Thursday, June 09, 2005

The future of the south

Last night Nigora asked Shavkat if I could move my belongings to Bishkek in the neighbor’s Kamaz. She was clearly sad at the thought of my leaving.

“You are better off in Bishkek,” Shavkat said.


“Because Osh is almost Uzbekistan and the situation there could explode at any point. We have several people in the neighborhood who died in Andijan and they are probably planning something in revenge for that. I tell Nigora that you need to come to and from work via the main road, not the street that takes you past the home of the mother of the man who was killed. But she doesn’t take it seriously and keeps forgetting to tell you. It would be better for us and better for you to be in Bishkek. We worry about you.”

He said that at the mourning ceremony today, he’d have “his ears to the ground,” to try to hear what people gathered there were saying, to hear if there were any plans underway.

The talk freaked me out, not so much because I’m afraid of the daily risk of extremists, but because I had nightmares after Faruh told me one evening about a neighborhood of extremists not far from here. I was hoping I wouldn’t get nightmares from Shavkat’s talk.

This evening I walked home during what seemed like a prelude to storm. The dark blue-grey sky behind Souleymane mountain illuminated the harsh rocks. A cool wind blew around me, as if I had a portable fan. The sky seemed to call out to pedestrians, announcing its intention to throw a wet carpet over everyone.

When I got home I asked Shavkat how the visit went.

“It was very quiet,” he said. “No one said anything. There people there who didn’t like this guy who died, but they went out of respect for his mother. And then there were the people, like the guy across the street, who refused to go because they were afraid that agents would be there collecting information and this would all go to Karimov (the Uzbek president).”

Shavkat told me that he received a lepushka, a round loaf of bread, from the family. “These are only given to old people or to relatives,” he said, “to people they respect. Out of all the men in the neighborhood, they only gave one to me and to an old man who lives nearby.” He is distantly related to the family, through his cousin who married a girl from the family.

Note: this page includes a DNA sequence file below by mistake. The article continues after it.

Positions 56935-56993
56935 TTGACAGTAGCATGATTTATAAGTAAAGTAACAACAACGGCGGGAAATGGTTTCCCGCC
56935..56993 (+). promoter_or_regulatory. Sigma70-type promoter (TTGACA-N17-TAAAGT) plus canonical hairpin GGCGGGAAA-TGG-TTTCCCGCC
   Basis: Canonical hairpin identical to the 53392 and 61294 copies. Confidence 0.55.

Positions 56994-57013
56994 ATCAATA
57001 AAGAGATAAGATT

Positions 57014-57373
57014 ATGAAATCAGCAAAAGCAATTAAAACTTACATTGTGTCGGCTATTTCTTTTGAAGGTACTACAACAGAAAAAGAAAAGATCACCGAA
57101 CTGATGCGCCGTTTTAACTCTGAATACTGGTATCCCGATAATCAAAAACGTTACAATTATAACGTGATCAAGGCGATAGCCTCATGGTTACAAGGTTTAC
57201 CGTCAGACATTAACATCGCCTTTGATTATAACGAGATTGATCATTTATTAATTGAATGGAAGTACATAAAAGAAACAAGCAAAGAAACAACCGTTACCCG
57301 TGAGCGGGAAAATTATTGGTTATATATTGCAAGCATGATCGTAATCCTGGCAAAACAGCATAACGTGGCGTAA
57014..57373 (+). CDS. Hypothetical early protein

Nigora was among the women who visited after lunch. But she didn’t have time to visit with the mother, saying that she was constantly busy serving guests. “His mother is a very healthy person,” Nigora said, referring to the man who died. “She’s very tall and she is quite fat. But it’s clear she’s lost some weight due to grief. People say that her second son is in prison connected to the Andijan events.”

She said that at the end, the mother encouraged guests to take all the food with them, that she held the ceremony in her son’s honor and didn’t want to have any leftovers.

Women started to fill their plastic sacks, but Nigora wasn’t comfortable taking much. “I don’t like taking things,” she said. Nevertheless, she took a lepushka and a few pieces of candy that were near her, passing them out to us at the dinner table. So I ate a piece of candy provided by the mother of an extremist killed in Andijan.

After dinner, the family had it’s version of an argument, with everyone trying to convince Shavkat to allow Habib and Lutfulo to work during the summer. Lutfulo, 19, remained silent during the conversation, but Habib, just about to finish high school, argued hard. He never spoke without respect for his father, but criticized his drinking, his smoking, his protectiveness, his resistance to risk and his refusal to allow them the freedom to work.

Shavkat claims that his sons don’t have the strength to work, that if they open a businesses, they’ll lose interest after two to three months and they’ll lose everything.

“How do you know we don’t have the interest or the strength?” Habib asked. “We’ve never had the chance to work. A father is supposed to support his children, to encourage them to try new things. But our father is a pessimist and a critic. He always tells us that we can’t do this and we can’t do that. He told me I study poorly, but I already got my first acceptance letter from college. When I showed it to him he said that the college must need money and that’s why they are inviting me to attend.”

“What’s important isn’t money,” Shavkat said, “But the ability to push oneself to the physical maximum.”

“That’s his idea,” Nigora said. “And he thinks everyone else should think the same. “

Addressing Shavkat, she said, “You don’t always have to go the max. If a glass of beer is full, you don’t have to drink it all.”

Shavkat said that they can’t walk the three kilometers to school, but instead ask for a ride.

Nigora and Habib joked about how the real problem is that Shavkat wants to feel needed.

“Faruh will call Shavkat at work and tell him he’s running late for school, could he come home and drive him. And Shavkat comes during his lunch break and drives Lutfulo to school.”

Shavkat agreed, laughing. “I then just pick up something to eat quickly on the way.

“My dad is scared that if he lets me work, I’ll get my own car, then my own house, and I won’t need him anymore,” Habib said.

Nigora tried to reassure him that Faruh still has five years of school left, so Shavkat can still give rides for five more years. He threatens that when all his sons are married, he will go live in a hut in the mountains, but no one takes him seriously.

No comments: